What the women’s game needs: ‘I think it needs more recognition and more opportunities for women to play, as for me personally I have found it’s a great way to boost my confidence.’

Random fact: ‘I once trained as a mechanic.’

What she brings to the team: ‘A positive attitude and a willingness to win! #neversaynever!’

 

When You’re a Jet Award winner, 2016/17 season

Seasons with AFC Unity: 2

Soccer background: ‘I got involved in football because it made me feel happy.’

How Unity is an “alternative football club”: ‘It’s a club with a social conscience. Although I love watching football, it can be a hostile environment. Along with organisations such as FURD, Football Beyond Borders, Football V Homophobia and clubs such as Republica Internationale, Clapton Ultras etc., AFC Unity opens the possibility of football being associated with socially progressive views. Change may be slow but AFC Unity is part of the solution. It’s also welcomed older women with less footballing experience (like me) and encouraged us to develop our skills until we are ready to register as a player – what other local club does that?’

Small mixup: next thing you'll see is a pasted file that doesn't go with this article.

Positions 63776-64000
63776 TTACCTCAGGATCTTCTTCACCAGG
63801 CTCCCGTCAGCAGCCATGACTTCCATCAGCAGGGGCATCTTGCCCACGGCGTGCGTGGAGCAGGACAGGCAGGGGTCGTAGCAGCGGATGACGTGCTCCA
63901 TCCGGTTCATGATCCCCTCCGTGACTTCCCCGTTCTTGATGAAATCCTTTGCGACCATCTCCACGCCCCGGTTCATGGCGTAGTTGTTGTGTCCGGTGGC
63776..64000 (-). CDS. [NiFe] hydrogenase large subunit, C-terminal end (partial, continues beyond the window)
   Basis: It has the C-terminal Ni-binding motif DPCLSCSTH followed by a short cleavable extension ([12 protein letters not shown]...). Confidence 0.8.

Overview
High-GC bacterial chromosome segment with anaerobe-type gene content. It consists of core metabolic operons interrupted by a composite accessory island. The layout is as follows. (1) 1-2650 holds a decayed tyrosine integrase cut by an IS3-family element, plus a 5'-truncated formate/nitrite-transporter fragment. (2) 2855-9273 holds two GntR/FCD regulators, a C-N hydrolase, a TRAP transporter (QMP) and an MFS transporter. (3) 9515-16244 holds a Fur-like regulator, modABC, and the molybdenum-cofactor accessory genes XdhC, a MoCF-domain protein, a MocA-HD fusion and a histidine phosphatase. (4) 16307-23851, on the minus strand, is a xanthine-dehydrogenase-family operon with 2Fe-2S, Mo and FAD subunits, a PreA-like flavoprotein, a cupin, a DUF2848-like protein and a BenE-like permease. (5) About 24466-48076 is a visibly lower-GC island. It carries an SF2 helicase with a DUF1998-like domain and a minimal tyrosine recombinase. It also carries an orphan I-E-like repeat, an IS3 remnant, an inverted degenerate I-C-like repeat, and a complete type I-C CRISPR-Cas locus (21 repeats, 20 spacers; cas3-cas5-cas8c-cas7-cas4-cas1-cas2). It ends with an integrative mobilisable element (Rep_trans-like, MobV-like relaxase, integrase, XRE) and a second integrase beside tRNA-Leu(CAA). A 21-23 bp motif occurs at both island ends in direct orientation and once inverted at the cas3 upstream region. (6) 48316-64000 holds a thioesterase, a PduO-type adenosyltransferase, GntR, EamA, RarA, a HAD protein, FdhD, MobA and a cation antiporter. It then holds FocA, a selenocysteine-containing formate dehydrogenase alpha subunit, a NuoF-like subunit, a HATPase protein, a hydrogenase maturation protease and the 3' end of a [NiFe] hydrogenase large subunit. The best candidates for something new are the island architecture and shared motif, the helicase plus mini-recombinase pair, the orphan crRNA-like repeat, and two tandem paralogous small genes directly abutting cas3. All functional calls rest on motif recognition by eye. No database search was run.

What the women’s game needs: ‘To not be seen as an add-on to men’s football. You can enjoy both, or just enjoy women’s football. It would be great to see women’s football progress without making the mistakes of the men’s game, so there is investment from grassroots up and fair wages for the professional players without alienating or pricing fans out.’

Random fact: ‘Me and two friends sing in a three part harmony trio called “The Bints.” We have a CD which we sell in aid of a dog rescue charity – let me know if you want one!’

What she brings to the team: ‘Lots of energy, lots of encouragement and, as a developing player, ability to adapt to different positions or formations to help the club’s push for positive, attacking football become a success.’

 

Seasons with AFC Unity: 2